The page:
Some people are still not convinced of the importance of saving for retirement, so they need to be educated in a relevant and engaging way
People are living longer. Even if we work past our late 60s, many of us will, hopefully, enjoy at least 20 years in retirement and the income we will need has to be earned while working.
Despite this, about seven million people are not convinced and seem unconcerned about being financially insecure in their old age. Some say pensions are too complicated to consider or only notice the failures rather than the thousands of pension schemes that do deliver. Others argue that growing older means having a worse time, looking less attractive, having less fun, being less energetic and, worse still, getting ill.
Ageing needs championing. The media, the pensions industry and society in general need to “talk up” getting older. You will probably live a lot longer than your parents and grandparents. Isn’t that fantastic?
Next, we need to work hard to highlight successes and promote the benefits of a financially secure future. The “eat healthy and exercise” campaigners have managed to encourage many to plan ahead for a healthy lifestyle in old age, and the pensions industry needs to follow suit.
These points need making: planning ahead could help you take control of your future; if you save for your future, you are more likely to have choices and a lifestyle you can enjoy; if you start to save when you are young, your savings have more time to grow and, in the long run, you may even be able to save less; and saving over your working lifetime may make your saving easier to manage.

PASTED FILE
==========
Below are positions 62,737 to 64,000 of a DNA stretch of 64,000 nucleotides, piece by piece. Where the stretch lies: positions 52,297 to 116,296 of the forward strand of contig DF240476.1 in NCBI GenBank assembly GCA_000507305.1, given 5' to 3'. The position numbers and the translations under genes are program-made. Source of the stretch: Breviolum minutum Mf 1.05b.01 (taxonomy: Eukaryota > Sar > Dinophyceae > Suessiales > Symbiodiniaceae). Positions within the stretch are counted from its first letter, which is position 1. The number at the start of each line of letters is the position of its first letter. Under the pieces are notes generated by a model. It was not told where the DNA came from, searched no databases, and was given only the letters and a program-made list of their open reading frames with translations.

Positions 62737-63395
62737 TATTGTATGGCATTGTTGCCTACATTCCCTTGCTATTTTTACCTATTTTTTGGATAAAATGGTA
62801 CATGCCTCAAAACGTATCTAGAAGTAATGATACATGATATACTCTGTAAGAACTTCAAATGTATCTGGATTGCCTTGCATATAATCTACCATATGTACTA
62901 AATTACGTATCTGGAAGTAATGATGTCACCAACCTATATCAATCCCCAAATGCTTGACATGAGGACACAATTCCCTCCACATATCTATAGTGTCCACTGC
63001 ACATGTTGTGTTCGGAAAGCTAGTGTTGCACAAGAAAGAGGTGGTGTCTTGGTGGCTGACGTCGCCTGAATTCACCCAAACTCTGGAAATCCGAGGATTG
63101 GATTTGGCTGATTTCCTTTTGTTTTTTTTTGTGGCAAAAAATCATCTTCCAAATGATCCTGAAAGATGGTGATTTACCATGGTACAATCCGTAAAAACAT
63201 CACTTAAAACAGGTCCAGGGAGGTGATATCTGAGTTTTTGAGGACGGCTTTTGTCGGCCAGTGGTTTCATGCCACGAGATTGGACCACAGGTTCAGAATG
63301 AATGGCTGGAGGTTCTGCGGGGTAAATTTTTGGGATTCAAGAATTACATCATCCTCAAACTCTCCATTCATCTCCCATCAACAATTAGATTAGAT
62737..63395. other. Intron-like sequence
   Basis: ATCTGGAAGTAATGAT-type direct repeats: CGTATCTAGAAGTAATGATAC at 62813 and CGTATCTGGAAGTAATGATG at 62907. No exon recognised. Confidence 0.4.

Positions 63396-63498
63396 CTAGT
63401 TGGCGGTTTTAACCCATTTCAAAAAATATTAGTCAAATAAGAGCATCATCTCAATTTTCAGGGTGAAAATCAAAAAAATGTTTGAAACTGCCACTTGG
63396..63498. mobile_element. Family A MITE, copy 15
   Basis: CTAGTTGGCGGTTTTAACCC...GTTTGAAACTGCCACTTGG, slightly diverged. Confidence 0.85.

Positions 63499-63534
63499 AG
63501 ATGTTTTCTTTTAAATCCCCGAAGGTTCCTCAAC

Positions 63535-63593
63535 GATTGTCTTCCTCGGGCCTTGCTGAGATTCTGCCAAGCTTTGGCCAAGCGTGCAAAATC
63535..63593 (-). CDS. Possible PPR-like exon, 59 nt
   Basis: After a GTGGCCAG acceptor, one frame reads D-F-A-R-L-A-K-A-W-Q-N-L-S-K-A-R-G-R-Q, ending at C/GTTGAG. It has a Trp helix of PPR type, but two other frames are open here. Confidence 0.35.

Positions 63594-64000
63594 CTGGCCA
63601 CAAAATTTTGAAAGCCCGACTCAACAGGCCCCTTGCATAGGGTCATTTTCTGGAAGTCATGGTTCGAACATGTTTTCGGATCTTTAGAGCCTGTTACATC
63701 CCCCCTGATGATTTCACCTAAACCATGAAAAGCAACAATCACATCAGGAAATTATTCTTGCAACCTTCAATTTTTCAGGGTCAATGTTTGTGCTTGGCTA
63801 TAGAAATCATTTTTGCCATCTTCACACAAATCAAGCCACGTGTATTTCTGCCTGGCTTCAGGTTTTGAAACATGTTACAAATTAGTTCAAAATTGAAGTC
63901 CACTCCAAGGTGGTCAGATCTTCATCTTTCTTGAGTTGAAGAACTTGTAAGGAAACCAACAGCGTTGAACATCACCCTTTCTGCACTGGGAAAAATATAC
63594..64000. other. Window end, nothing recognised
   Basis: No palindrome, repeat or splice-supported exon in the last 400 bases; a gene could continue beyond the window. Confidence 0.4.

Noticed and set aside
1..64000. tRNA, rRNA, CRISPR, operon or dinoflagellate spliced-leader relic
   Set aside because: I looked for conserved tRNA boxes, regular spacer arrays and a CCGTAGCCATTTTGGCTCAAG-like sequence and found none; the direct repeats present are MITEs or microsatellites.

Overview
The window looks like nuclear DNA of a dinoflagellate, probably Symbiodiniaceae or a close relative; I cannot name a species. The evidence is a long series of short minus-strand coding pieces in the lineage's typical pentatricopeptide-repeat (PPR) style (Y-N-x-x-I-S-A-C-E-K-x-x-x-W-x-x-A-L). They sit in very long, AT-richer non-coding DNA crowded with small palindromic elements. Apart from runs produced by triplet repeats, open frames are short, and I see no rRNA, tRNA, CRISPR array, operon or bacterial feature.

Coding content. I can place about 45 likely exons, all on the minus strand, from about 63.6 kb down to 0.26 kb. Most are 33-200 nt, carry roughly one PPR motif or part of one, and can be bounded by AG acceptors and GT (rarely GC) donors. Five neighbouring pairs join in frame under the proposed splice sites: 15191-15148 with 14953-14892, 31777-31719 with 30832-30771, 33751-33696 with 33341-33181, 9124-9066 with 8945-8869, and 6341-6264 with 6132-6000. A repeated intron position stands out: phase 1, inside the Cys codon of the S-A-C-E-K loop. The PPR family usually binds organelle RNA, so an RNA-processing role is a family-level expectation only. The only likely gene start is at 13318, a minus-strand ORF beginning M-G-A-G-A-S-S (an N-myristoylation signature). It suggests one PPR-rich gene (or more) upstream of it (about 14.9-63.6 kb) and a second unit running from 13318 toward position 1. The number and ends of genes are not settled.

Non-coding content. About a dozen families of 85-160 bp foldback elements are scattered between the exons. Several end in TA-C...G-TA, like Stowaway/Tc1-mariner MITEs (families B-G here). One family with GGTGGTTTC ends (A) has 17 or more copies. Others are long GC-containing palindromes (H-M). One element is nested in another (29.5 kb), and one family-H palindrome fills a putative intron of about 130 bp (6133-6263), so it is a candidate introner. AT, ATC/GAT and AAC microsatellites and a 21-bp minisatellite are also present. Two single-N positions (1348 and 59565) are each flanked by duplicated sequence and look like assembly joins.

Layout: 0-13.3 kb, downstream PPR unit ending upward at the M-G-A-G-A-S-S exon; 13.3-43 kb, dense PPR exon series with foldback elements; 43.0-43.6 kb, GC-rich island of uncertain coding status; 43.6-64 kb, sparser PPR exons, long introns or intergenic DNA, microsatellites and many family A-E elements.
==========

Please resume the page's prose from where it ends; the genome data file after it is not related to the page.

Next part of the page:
Many promote informed decision-making as the way to engage people with pension saving. “If people knew how pension savings worked, they would understand them better, be more able to take informed decisions and, as a result, be more inclined to save.” Too often this has led to assumptions about what to tell people rather than concentrating on what they actually need to know.
Of course, people should have the facts before taking decisions. But individuals who are not convinced that planning and saving for the future is a good idea are less likely to want to understand. And even if someone is wedded to the concept of saving, they will not generally be motivated to sift through a lot of information.
All too often, facts are issued as a job lot and scheme members are expected to identify what is relevant to their circumstances, and/or retain information to come back to in the future if and when they need to.
Volume a barrier
Volume can also be a barrier. For example, details included because the law and/or pension scheme rules require disclosure, or because the practitioner wants to share everything they know. Greater thought should be given to the reasons why information may be needed and communications should be tailored accordingly.
Signposting will help the employee who may need to know which facts apply and to be told what action, if any, may be taken once the facts have been gained. Even if the individual holds the right information already, it may need to be interpreted or explained.
Armed with the relevant facts, the individual may still need coaching on the choices available, the consequences of making particular choices, and the factors that should be taken into consideration before making a decision.
Full advice should be offered only if the practitioner providing it is fully authorised, can consider an individual’s personal circumstances and recommend the best action.
And then there is the language. Sadly, sometimes it is easier to use what someone else has written, either because the communicator does not really understand the issues or because no thought is given to why the recipient needs the information. This often means the impact of the communication is lost. If a glossary is needed to explain the facts to members, the wrong words are being used.
So what needs to change? Retirement planning and getting older need to be marketed more positively and public confidence in pensions encouraged. Greater emphasis should be put on helping people engage with their own retirement saving and less on pushing facts that may not be relevant to their circumstances. Consider the reasons why facts are needed and then tailor the volume and language accordingly.
Frances Corbett is educational development manager at the National Association of Pension Funds
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